WAIT #2: nam=’SQL*Net message to client’ ela= 5 driver id=1111838976 #bytes=1 p3=0 obj#=12446 tim=24452815631
WAIT #2: nam=’db file sequential read’ ela= 17035 file#=7 block#=118026 blocks=1 obj#=99587 tim=24452832933
WAIT #2: nam=’db file sequential read’ ela= 5592 file#=7 block#=117898 blocks=1 obj#=99586 tim=24452838643

FETCH #2:c=0,e=23057,p=2,cr=2,cu=0,mis=0,r=1,dep=0,og=1,tim=24452838728
WAIT #2: nam=’SQL*Net message from client’ ela= 394 driver id=1111838976 #bytes=1 p3=0 obj#=99586 tim=24452839197
FETCH #2:c=0,e=22,p=0,cr=1,cu=0,mis=0,r=0,dep=0,og=1,tim=24452839275
STAT #2 id=1 cnt=1 pid=0 pos=1 obj=99586 op=’TABLE ACCESS BY INDEX ROWID SMALL (cr=3 pr=2 pw=2 time=0 us cost=2 size=9 card=1)’
STAT #2 id=2 cnt=1 pid=1 pos=1 obj=99587 op=’INDEX RANGE SCAN SMALL_ID_I (cr=2 pr=1 pw=1 time=0 us cost=1 size=0 card=1)’
WAIT #2: nam=’SQL*Net message to client’ ela= 3 driver id=1111838976 #bytes=1 p3=0 obj#=99586 tim=24452839399

The critical part here is the first “db file sequential read” wait event. By looking at the obj#=99587, we can determine this refers to the SMALL_ID_I index segment. By looking at the associated file#=7 block#=118026, a block dump reveals this to be the index leaf block containing the index row entries. Notice how we do not actually access the index segment header at all prior to accessing the leaf block of the index.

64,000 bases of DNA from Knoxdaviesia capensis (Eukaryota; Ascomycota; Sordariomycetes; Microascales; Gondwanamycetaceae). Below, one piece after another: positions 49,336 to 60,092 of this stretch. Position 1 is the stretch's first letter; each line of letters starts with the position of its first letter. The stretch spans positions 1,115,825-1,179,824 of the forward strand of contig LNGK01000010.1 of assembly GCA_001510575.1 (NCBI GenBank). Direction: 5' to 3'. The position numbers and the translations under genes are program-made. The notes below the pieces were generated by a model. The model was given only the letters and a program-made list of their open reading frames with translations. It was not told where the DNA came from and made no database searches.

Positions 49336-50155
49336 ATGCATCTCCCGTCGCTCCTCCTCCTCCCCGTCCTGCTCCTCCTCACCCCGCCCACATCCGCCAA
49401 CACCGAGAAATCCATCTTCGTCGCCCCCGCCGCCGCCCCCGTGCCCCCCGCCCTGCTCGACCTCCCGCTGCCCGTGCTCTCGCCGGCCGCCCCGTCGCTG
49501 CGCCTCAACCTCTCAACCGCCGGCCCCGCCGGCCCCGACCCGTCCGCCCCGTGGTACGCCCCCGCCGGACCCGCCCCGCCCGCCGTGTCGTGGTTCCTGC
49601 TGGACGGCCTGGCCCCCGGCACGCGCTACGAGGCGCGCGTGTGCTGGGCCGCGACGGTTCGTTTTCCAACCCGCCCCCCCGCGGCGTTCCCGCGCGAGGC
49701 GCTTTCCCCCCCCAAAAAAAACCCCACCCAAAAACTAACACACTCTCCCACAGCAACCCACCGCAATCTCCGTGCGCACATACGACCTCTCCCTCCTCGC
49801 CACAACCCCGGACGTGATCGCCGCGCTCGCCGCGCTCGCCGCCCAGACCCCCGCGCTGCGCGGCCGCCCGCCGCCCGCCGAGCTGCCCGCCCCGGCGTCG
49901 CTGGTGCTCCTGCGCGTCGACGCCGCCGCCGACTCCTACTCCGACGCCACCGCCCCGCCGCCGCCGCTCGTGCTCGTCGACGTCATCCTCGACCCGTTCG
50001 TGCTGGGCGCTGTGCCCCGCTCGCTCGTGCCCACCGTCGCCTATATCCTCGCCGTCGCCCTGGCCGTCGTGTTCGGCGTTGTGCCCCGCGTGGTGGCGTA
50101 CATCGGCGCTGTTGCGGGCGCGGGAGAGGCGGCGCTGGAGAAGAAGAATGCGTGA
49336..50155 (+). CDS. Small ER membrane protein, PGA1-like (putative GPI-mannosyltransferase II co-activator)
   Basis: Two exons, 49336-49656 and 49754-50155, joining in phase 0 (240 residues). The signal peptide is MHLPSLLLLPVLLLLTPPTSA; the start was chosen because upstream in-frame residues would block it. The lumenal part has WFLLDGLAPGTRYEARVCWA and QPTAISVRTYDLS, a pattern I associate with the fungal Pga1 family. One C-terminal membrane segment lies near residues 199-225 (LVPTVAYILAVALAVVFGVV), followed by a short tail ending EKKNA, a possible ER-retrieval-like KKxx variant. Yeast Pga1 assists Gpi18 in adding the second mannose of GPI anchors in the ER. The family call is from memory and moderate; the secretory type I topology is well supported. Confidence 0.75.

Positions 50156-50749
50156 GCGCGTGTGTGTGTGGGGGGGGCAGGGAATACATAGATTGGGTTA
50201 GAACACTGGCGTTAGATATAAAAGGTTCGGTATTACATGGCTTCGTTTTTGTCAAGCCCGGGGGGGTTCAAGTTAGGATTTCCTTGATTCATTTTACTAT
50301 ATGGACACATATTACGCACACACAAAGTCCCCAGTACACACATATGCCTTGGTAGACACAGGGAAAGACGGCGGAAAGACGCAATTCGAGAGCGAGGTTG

The following “db file sequential read” wait event on obj#=99586 corresponds to the table segment and file#=7 blockblock#=117898 corresponds to the table block containing the rows. So the first FETCH uses 2 consistent reads (cr=2) to return the first (and in this case only) row of interest (r=1) by first reading the index leaf block and then reading the table data block containing the row of interest.

Oracle then performs another FETCH to read the leaf block again to determine whether there are any other rows of interest (cr=1) of which there are none (r=0).

There is no PK or Unique constraint on the ID column in table and the index is Non-Unique so there is no possible way for Oracle to know there is indeed only one row of interest hence why Oracle needs to again visit the leaf block just in case there are multiple rows that have an ID = 42.